Pedersen added that AI could be used to improve shipping industry decision-making.
“Also, there will be opportunities to scale our operation and, possibly, fundamentally change the way shipping operates. Many talk about autonomous vessels driven by AI, but that is probably some years away. However, there could be intermediate steps where we could ease the workload and/or safety for the crews on board a vessel.”
In an interview earlier this year, Pedersen told BIV that the company will be harnessing data and digitization to “develop new insights into how we operate ships and new propositions towards our customers. And there are certainly opportunities to find new value propositions, new revenue models around digital solutions.”
Considering the size of Seaspan’s fleet, he pointed out that “even small improvements become bigger.”
But what about security, ChatGPT wants to know? It pointed out that “AI-based systems are vulnerable to cyberattacks and could be used to gain access to confidential information, disrupt supply chain operations or even cause physical damages.”
Six years ago, one of the largest maritime container shipping companies in the world was hit with a cyberattack that crippled its booking system, stalled tracking of its containers and disrupted operations at container terminals all over the world operated by its APM Terminals subsidiary.
The financial cost to A.P. Møller-Mærsk (CPH:MAERSK-B) was later estimated at US$300 million.
Canada’s Minister of Transport Omar Alghabra shares ChatGPT’s AI concerns.
He told BIV during his April 13 visit to Metro Vancouver that, while AI is going to be part of the country’s economy, “and help us if done right,” he cautioned that “cybersecurity is a real threat.”
He added that “one of the lessons learned over the last couple of years from supply chain disruptions is that there isn’t enough information being shared across the sector. And we need to change that.”
Shipping lines are especially vulnerable to cyberattacks because of the wide range of entry points to their operating systems and their navigation and cargo technologies and the number of different connections needed to co-ordinate cargo movement.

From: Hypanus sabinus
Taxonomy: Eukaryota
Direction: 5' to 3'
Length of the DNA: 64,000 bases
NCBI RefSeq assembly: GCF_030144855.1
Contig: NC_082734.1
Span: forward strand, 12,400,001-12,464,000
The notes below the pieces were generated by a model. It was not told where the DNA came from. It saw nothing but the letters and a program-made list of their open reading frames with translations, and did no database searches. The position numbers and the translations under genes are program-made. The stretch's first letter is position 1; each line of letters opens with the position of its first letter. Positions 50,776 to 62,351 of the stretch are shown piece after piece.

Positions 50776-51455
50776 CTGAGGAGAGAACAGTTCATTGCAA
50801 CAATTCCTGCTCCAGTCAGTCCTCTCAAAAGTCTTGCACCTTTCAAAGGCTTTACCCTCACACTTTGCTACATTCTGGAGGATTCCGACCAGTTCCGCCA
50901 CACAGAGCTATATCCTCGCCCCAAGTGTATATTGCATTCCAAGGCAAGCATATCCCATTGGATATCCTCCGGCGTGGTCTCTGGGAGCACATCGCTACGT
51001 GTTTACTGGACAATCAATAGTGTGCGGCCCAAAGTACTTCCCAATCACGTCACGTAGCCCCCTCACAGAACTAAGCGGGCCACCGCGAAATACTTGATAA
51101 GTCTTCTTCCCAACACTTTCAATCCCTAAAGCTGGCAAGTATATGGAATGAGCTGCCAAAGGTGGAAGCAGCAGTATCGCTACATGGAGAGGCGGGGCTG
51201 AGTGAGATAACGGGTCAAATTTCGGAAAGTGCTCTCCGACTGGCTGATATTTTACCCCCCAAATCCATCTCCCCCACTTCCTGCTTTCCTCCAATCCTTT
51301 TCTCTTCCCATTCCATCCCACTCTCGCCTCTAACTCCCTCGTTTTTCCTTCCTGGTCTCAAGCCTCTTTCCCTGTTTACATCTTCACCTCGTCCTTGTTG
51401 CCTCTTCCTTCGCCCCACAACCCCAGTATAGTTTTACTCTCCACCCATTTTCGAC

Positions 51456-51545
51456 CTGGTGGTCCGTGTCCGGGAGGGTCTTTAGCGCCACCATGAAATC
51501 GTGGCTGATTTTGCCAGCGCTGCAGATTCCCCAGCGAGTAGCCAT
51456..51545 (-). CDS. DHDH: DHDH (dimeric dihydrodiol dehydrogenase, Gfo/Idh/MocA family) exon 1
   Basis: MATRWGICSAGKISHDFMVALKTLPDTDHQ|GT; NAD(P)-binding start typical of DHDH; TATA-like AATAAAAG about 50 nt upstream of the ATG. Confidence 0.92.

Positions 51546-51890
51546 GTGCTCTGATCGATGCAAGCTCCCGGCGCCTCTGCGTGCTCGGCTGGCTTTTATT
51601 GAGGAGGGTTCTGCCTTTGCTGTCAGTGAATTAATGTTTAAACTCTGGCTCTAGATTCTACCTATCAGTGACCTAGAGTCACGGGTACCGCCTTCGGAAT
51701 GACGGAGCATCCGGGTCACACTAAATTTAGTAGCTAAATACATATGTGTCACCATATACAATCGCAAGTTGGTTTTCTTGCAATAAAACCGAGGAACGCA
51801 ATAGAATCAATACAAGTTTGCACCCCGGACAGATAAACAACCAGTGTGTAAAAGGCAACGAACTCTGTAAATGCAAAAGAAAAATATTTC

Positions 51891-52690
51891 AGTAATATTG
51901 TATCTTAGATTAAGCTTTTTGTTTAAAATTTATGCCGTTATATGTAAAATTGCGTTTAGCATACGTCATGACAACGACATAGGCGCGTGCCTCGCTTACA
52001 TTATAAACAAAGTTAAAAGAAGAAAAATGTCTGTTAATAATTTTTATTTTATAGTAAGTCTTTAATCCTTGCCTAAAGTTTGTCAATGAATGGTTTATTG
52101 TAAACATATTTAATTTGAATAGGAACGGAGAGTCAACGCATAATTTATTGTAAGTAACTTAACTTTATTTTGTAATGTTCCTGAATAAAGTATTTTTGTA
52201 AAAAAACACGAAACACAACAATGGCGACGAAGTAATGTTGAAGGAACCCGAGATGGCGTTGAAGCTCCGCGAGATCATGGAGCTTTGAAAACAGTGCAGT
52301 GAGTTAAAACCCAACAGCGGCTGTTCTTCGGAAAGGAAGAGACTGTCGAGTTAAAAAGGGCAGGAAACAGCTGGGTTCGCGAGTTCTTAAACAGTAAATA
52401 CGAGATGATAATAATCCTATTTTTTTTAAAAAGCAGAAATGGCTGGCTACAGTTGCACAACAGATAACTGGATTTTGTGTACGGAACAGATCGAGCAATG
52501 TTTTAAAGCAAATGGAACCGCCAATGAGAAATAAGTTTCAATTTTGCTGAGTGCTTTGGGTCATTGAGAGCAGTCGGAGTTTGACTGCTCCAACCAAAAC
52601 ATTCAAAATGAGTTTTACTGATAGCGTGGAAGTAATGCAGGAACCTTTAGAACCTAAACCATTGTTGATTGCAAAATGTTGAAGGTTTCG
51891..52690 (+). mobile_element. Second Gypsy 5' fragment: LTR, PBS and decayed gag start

ChatGPT therefore advises that more than information sharing is needed on this file. Its inventory of preventive measures ranges from educating employees and implementing response plans to limiting access to sensitive information and monitoring system network activity.
Digitization and AI can also open digital doors to tech-savvy thieves and organized crime rings.
As Keith Lewis, the vice-president of Verisk Analytic Inc.’s CargoNet crime prevention database, recently told BIV, “The bad guys are now using the internet to do what they used to do with a lead pipe and a gun. It’s easier, it’s faster, and they can do it more efficiently … they can steal more because they can do it with the click of a button versus having to go to a truck stop or a truck yard and steal freight.… The problem is the bad guys are playing chess and the good guys are playing checkers.”
The increased incorporation of automation and AI in ports, terminals and other key links in the global supply chain also threatens to disrupt labour pools and displace workers.
For example, the Vancouver Fraser Port Authority’s $3.5 billion Terminal 2 container cargo expansion project at Roberts Bank, which secured federal cabinet approval on April 20, will incorporate automation.
How much automation remains to be seen, and that has raised the concerns of International Longshore & Warehouse Union Canada, which is negotiating a new contract with B.C.’s maritime employers.
But ChatGPT remains optimistic about AI.
It wraps up its AI-in-transportation assessment with this observation: “AI has the potential to revolutionize container shipping and the global goods supply chain, making them more efficient and cost-effective.”
No definitive word, yet, on how to turn that potential into reality.
With any luck, ChatGPT 2.0 is working on it now.